Otto Hahn (1952)

Radiochemistry and the Fission of Uranium (German Presentation)

Otto Hahn (1952)

Radiochemistry and the Fission of Uranium (German Presentation)

Comment

The recording presented here is a short and incomplete part of the first of five lectures given by Otto Hahn in Lindau. All five lectures have been printed in a special publication of the journal Naturwissenschaftliche Rundschau from 1981. The present recording is only 12 minutes and 5 seconds, but it still has two very interesting components. The first one appears in the introductory comments given by Hahn. They were not printed and were probably spontaneous. It seems that Count Lennart Bernadotte had expressed the view, that the invited Nobel Laureates were morally obliged to accepting the invitation. Hahn counters by expressing his and the other Laureates joy in being in Lindau, comparing it to the joy of school children on an outing. In fact, Otto Hahn became extremely fond of the Lindau Meetings and after having been invited for the first time in 1952, didn’t miss a single meeting until the year he died (in July, 1968). All in all, this amounts to 16 meetings in a row, a number that during the 20th Century was only topped by another German chemist, Ernst Otto Fischer, who participated in 27 meetings in a row! The second interesting component is that the letter of invitation apparently had asked the Nobel Laureates to speak about their most recent research. In 1952, like in 1951, the audience mainly consisted of mature practitioners with academic degrees and not, as today, of students and young researchers. Hahn is aware of the letter-of-invitation, but since he has not been given the possibility to perform any research recently, he has decided to tell an educative story from the past: How the development of radiochemistry led to the splitting of the uranium nucleus. Interestingly enough, in the audience is Frederick Soddy, Nobel Laureate in Chemistry 1921, who with his discovery of isotopes at once cleared up most of the problems that radiochemistry had encountered before 1920. After Hahn’s introductory comments, he starts to deliver the printed lecture, about one page of which can be heard here. The continuation of this printed version of the lecture takes up the research work done by Hahn together with the physicist Lise Meitner and later on also with the chemist Fritz Strassmann. It appears that Lise Meitner, though not a Nobel Laureate, was invited to Lindau at least once. On a beautiful colour photograph from the middle of the 1950’s, she and Hahn are discussing with physics Nobel Laureates Werner Heisenberg and his former mentor and co-quantum-mechanics inventor Max Born. A historic photograph published in the book Nobelpreisträger in Lindau from 1963!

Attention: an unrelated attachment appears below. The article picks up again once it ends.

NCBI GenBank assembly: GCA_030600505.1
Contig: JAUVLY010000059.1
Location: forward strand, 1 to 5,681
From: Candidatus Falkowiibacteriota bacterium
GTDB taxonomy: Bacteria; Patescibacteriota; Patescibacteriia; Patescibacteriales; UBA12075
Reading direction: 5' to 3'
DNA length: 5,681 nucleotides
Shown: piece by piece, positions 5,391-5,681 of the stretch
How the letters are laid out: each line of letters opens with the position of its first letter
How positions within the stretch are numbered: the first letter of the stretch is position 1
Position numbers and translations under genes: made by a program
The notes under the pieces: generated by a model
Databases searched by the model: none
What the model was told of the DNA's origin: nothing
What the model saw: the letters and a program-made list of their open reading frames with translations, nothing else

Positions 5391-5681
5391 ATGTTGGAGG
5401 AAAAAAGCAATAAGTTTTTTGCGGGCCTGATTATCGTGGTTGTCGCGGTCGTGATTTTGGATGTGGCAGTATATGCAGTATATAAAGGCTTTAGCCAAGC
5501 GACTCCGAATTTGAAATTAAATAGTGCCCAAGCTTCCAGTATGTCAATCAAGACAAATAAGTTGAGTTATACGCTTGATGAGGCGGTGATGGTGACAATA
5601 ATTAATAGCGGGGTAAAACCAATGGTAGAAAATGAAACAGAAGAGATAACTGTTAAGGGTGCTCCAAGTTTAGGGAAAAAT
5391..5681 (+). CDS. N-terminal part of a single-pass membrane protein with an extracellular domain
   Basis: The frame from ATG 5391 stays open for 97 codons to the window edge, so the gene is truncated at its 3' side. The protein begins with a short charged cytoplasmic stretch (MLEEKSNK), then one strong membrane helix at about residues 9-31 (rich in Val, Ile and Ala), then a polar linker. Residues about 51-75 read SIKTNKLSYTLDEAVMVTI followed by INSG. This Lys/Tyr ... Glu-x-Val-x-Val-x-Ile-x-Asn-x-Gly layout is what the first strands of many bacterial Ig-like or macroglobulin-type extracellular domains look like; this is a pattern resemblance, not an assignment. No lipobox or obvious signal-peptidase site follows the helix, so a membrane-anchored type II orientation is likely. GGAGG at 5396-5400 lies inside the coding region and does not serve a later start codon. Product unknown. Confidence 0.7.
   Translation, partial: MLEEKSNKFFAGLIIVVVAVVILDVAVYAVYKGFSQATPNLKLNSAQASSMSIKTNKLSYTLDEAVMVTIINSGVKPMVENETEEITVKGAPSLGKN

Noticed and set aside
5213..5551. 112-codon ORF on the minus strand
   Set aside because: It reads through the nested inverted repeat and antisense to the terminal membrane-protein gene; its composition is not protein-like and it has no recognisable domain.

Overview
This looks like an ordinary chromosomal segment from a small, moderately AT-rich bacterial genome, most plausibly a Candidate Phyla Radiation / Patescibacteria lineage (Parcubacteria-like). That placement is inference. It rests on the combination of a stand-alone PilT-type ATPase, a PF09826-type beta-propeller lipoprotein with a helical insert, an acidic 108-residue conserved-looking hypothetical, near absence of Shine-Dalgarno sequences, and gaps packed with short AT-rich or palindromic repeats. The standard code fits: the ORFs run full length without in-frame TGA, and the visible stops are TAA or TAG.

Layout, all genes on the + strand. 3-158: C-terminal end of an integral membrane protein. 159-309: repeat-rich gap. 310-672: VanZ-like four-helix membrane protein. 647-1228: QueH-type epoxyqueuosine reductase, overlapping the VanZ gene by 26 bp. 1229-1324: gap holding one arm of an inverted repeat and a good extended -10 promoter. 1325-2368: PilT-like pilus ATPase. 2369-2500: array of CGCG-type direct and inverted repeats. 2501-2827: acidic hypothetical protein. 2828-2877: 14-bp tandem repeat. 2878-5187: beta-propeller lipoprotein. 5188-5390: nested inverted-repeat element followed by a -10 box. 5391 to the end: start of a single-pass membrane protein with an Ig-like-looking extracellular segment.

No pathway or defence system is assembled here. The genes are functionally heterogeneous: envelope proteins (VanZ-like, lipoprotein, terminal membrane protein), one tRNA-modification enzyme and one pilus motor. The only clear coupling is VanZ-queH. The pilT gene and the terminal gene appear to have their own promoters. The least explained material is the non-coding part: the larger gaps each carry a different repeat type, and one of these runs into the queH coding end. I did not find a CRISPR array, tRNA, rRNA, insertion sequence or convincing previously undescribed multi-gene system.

Anders Bárány